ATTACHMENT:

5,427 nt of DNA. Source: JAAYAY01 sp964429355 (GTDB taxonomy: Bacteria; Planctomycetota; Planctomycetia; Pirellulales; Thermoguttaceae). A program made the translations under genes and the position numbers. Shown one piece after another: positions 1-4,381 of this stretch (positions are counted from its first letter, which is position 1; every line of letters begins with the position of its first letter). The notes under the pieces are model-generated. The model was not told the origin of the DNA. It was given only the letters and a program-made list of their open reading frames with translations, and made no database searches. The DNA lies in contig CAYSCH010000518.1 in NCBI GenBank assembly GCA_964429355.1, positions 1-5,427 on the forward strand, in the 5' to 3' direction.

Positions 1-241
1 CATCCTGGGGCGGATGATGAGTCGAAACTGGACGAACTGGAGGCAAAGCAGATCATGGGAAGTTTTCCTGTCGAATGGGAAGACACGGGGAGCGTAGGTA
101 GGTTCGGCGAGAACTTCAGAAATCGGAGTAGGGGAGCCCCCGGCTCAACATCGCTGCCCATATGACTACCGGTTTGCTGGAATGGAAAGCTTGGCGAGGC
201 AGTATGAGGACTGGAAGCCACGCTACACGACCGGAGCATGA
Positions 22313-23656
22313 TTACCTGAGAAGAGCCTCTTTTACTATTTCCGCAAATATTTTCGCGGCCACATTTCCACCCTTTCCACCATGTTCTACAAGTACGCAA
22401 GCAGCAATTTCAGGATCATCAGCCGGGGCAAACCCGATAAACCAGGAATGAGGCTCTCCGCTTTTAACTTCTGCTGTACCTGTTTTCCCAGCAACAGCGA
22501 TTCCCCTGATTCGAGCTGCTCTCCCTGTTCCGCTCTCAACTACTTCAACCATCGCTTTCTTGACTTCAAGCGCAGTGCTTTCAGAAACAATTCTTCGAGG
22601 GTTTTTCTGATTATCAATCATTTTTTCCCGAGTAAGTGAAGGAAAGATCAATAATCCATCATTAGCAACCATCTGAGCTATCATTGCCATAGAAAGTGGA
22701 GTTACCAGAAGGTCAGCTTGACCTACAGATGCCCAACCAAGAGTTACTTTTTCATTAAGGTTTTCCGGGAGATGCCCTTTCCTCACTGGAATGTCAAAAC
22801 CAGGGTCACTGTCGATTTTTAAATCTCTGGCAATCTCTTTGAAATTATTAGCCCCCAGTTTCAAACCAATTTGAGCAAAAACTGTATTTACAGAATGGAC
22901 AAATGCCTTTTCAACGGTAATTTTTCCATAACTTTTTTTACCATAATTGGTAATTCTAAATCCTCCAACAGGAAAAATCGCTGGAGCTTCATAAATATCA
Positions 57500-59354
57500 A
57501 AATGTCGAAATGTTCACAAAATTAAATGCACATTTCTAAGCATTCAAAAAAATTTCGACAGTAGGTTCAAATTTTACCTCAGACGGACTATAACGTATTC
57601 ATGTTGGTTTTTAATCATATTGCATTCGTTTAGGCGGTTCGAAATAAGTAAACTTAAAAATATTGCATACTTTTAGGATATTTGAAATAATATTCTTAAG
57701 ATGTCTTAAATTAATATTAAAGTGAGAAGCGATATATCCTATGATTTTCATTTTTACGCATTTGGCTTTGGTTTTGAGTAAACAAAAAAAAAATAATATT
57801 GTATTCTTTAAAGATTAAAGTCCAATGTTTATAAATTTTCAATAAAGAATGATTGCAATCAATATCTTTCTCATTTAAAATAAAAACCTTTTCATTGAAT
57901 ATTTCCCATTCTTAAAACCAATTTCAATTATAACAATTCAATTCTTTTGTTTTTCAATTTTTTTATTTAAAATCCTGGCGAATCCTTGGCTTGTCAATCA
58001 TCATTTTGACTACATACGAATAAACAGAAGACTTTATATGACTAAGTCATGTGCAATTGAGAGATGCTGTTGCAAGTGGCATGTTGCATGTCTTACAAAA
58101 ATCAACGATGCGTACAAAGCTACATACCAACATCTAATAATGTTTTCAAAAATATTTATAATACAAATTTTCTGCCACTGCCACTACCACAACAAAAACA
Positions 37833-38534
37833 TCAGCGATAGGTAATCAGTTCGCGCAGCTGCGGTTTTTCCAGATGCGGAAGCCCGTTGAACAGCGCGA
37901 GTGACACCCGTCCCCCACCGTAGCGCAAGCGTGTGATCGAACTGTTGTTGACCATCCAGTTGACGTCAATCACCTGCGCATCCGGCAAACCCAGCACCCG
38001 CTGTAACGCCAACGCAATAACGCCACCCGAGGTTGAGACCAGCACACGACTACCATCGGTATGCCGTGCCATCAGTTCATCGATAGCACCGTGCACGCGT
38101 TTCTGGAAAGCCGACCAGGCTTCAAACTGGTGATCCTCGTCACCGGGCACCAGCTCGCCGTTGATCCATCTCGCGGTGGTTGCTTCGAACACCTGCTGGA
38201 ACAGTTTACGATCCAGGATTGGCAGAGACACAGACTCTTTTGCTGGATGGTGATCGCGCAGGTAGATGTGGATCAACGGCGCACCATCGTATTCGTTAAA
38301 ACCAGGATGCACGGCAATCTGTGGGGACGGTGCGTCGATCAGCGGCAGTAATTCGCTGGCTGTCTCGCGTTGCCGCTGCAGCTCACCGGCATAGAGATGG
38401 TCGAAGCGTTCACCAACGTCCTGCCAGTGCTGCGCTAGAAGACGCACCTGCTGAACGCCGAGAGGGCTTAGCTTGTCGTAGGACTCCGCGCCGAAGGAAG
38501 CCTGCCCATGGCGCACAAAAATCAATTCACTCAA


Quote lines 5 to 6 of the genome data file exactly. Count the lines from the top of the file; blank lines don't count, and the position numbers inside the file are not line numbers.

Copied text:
201 AGTATGAGGACTGGAAGCCACGCTACACGACCGGAGCATGA
Positions 22313-23656